EDF has announced a winter price hike of 3.9% for gas and electricity customers.
It is the lowest rise announced so far by a member of the 'Big Six' and will come into effect from 3rd January, thereby keeping a promise EDF made not to increase prices in this calendar year. Increasing bills
From 3rd January, EDF customers who are not on fixed-rate tariffs will see their bills rise by £49 a year to an average of £1,300.
The increase in bills has been blamed on the same factors the other companies cited including the rising price of transmission and distribution of energy, the cost of social and environmental schemes, the smart meter roll-out and wholesale costs.
The company's Energy Chief Executive Vincent de Rivaz, who has called for a Competition Commission inquiry into the energy supply market, said: "The best way to help customers is for us to keep our prices as low as possible. I know that price rises are always unwelcome, but we have taken the first step to show what can be done if rising costs are tackled head-on."
EDF says its price rises are lower than its rivals because it is already factoring in a reduction in the costs of the Energy Company Obligation (ECO) and other social and environmental schemes. These are passed on to customers in the form of higher costs.
Prime Minister David Cameron recently promised to review these schemes, which is expected to be confirmed in next month's Autumn Statement. However, it's interesting that EDF is already banking on them being scaled back, although it adds that "if changes to social and environmental programmes are less than anticipated, the company may have to review its standard variable prices again".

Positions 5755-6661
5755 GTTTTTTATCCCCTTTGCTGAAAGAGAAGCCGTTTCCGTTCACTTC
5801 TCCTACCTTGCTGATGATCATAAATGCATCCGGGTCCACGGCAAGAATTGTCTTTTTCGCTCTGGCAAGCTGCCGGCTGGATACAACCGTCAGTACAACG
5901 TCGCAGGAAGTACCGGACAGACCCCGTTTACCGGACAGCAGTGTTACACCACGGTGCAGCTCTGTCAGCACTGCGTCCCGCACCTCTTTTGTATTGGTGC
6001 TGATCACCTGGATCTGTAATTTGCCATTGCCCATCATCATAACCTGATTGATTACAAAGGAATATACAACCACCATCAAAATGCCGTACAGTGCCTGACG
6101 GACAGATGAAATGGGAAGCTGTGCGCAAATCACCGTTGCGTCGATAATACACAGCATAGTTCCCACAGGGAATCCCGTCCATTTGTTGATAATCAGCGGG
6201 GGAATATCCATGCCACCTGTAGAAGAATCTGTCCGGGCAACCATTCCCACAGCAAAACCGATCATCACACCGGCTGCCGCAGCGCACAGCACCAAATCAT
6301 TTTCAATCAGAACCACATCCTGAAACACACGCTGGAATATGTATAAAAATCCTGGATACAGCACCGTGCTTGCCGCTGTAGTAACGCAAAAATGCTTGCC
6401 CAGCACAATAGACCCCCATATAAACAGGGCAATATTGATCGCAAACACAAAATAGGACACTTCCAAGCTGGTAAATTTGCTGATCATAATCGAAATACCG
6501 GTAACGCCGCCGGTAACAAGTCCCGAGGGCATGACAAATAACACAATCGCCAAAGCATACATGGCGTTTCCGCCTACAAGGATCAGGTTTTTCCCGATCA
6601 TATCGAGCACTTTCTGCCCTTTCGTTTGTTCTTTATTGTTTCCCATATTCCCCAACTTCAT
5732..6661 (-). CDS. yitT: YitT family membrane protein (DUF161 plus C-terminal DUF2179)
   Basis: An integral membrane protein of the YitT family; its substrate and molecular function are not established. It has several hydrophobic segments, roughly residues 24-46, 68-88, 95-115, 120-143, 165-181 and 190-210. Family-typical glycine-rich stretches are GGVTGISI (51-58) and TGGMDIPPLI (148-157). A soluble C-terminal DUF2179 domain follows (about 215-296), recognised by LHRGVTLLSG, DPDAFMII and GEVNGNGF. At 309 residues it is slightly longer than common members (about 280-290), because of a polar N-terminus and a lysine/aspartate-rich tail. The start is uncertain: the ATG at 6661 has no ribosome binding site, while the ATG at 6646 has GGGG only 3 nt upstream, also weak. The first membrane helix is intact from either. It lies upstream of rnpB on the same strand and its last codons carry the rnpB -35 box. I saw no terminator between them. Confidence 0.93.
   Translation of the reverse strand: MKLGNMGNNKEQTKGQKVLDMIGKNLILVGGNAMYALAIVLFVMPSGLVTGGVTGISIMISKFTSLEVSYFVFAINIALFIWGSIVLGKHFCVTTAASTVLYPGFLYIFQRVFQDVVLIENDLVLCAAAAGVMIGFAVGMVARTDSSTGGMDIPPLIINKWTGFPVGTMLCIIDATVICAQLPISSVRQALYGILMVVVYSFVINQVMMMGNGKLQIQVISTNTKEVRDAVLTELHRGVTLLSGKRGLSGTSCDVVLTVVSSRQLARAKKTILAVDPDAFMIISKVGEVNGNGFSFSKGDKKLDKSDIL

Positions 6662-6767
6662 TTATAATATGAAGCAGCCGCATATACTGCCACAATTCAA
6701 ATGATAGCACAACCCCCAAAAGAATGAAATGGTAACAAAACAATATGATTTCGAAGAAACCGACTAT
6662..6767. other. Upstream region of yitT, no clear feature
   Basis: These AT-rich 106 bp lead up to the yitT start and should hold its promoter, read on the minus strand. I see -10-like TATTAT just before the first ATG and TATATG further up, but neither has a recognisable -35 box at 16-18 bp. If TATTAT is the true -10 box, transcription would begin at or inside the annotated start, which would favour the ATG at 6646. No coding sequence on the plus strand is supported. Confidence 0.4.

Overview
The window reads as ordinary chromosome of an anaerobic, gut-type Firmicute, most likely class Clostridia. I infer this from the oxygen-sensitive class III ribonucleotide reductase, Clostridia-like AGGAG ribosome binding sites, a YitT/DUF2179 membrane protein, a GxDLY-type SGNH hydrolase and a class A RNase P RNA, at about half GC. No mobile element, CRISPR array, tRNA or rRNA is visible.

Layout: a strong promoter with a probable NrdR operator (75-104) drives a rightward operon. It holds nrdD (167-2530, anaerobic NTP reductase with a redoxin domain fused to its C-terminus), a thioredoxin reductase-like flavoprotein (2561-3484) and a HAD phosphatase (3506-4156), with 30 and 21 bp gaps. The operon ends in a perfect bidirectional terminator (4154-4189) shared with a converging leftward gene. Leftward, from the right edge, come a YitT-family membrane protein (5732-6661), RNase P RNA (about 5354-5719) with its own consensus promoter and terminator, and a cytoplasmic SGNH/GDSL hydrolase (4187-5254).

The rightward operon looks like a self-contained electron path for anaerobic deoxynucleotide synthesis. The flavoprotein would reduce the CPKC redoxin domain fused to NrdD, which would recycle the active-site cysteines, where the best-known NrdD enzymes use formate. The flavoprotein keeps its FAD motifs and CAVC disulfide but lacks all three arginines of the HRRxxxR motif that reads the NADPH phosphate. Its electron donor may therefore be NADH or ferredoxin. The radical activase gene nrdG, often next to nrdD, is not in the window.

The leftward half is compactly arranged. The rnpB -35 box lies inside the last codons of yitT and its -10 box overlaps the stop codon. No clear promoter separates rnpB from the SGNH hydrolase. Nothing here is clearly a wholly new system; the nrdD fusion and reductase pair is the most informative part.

Energy price rises
Of the other 'Big Six' energy companies, Scottish and Southern Energy (SSE) was the first to confirm a price rise this autumn, of 8.2%, which actually comes into effect this week.
British Gas was next in line with a 9% rise, or £123 per year on the average bill, followed by npower which had the biggest price rise of 10.4%. The last provider to announce increase plans was Scottish Power and it will push prices up by 8.6% on 6th December. Here's a rundown of all the Big Six price rises so far and when they kick in.
Date of increase
Scottish and Southern Energy
How to cut your energy bill
The best way to protect yourself from rising energy prices is to switch to a fixed-rate tariff. This means you'll be paying a set amount over a period of time and the amount you pay won't be affected by rising prices.
Using a mobile phone to make and receive calls, send texts and browse the web while abroad can be extremely costly – especially if you are travelling outside the European Union (EU), where calls can cost up to 10 times as much as at home.
To avoid high charges, Carphone Warehouse suggests tourists ensure a data cap is in place, use applications to check data usage, turn off 'data roaming', avoid data-intensive applications such as Google Maps and YouTube and use wi-fi spots to update social networking sites.